The future of Car Seat design may depend on new bone data 2018

Volvo's new concept puts child car seat

Car seat design has come a long way since the flimsy metal contraptions of the 1930s. Here are some of the improvements thanks to advancements in research:

  • Car seat crash tests
  • Longer rear-facing time
  • Convertible seats
  • Tethers (LATCH systems)
  • Better labeling for weight/height limits
University of Sheffield Future Project

The first federal safety standards finally came in place in 1971. Since then, numerous crash tests and other research has fostered a huge market of safer car seats designed for newborns to middle-schoolers.

New studies at the University of Sheffield (in South Yorkshire, England) may contribute even more data to help manufacturers design safer car seats. Advanced 3-D imagery is helping researchers discover the relationship between children’s bone strength for different age groups.

Shouldn’t they know this already?

Until recently, researchers couldn’t accurately measure bone strength in the newborn to 3 yr. old range. This is partly due to children’s inability to communicate when they’ve had injuries and because their bones grow rapidly during that time, making it difficult to get accurate data.

Crash tests until now have relied on scaled-down adult crash dummies to simulate children in car seats. Since children’s bones are still growing and not fully formed, their bone structure won’t react the same as an adult’s in a crash.

Why is this important?

Broken leg

Approximately 25 % of injuries in children are bone-related. Car crashes are still one of the leading causes of injury and death in young children. Therefore, solid data on how children’s bones grow and strengthen over time could be a great asset in future car seat designs.

With the help of CT scans (x-rays that take detailed pictures from different angles), researchers developed computer models of bones. They were then able to create different scenarios that showed how varying amounts of force can affect the virtual bones by bending and twisting them until they reached the breaking point.

What are the benefits of this technology?

3-D imaging is completely non-invasive. Bone samples that were previously difficult to obtain are no longer needed, so research can move forward at a much faster pace.

Beyond car seat safety, this technology could help doctors make better diagnoses. If this data eventually maps bone strength by age range for every bone in the body, doctors can more easily determine how a break occurred. Especially in non-verbal children, it’s often difficult to know whether their injuries are accidental, inflicted or related to a bone disorder.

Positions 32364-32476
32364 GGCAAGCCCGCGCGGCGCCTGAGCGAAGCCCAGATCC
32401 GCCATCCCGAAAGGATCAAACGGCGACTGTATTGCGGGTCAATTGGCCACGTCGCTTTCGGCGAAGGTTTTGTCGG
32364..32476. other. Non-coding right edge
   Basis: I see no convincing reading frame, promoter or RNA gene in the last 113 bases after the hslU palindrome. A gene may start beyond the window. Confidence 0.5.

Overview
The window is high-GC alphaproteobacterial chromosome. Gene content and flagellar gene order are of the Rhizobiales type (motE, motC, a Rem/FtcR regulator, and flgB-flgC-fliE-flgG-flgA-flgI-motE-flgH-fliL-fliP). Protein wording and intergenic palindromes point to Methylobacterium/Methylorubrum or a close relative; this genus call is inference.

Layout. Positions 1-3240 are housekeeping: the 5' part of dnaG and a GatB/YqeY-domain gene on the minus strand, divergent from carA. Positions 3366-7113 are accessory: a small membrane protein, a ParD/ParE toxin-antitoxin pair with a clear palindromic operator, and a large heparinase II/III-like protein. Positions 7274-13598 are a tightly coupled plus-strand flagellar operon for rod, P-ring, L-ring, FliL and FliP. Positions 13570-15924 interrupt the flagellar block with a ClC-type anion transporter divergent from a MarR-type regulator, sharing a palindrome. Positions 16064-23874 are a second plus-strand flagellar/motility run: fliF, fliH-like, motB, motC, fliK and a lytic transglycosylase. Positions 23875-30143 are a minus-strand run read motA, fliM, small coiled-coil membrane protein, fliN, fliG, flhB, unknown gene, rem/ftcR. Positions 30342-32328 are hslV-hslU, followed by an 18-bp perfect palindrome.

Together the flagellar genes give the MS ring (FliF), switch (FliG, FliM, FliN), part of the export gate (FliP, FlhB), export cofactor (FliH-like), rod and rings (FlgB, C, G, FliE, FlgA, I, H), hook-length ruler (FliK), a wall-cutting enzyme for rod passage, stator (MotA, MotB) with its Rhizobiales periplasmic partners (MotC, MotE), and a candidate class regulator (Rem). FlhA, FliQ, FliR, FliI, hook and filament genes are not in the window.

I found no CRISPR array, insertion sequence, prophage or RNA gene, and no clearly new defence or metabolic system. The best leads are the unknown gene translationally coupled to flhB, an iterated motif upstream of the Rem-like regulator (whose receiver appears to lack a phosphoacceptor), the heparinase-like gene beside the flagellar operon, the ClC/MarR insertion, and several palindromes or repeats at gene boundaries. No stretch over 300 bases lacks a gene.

Just one part of the bigger picture

All of this research is part of the Insigneo Institute for in silico Medicine, a much larger collaboration between over 140 medical professionals and scientists. Computational (in silico) medicine is helping them to form simulations of all the systems in the human body. They hope to someday use this directly in medical practice to better diagnose and treat a wide array of diseases and injuries.

Time is of the essence in many medical cases, and with computer simulations, precious minutes could be saved in life-threatening situations. Currently, the children’s bone strength tests have focused on the femur (thigh bone) of newborns through 3-year-olds. Researchers will be expanding their studies to other long bones such as the tibia to build a database that represents bone strength for all age groups and to test more complex injury scenarios.

What does this mean for car seat design?

Sensor Technology for Car Seats Explained

Similar technology is already in use for crash testing to develop safer vehicles and car seats. Along with the bone strength data, car seat manufacturers may be able to improve designs to better protect the most vulnerable bones in children of varying ages.

Car seat design has changed rapidly over the last few decades. Advancements such as LATCH systems have saved thousands of lives. Technology to detect when a child is left in a car seat could help prevent hot car deaths.

Already, several mobile-integrated accessories are available that send alerts to parents when their child is left in the car seat. Some car seats such as the Evenflo SafeMax and vehicles such as the GMC Acadia are integrating rear-seat reminder technology into their products.

This new bone data, along with other advancements like rear-seat reminders, will ensure that future car seats are even safer than they are now.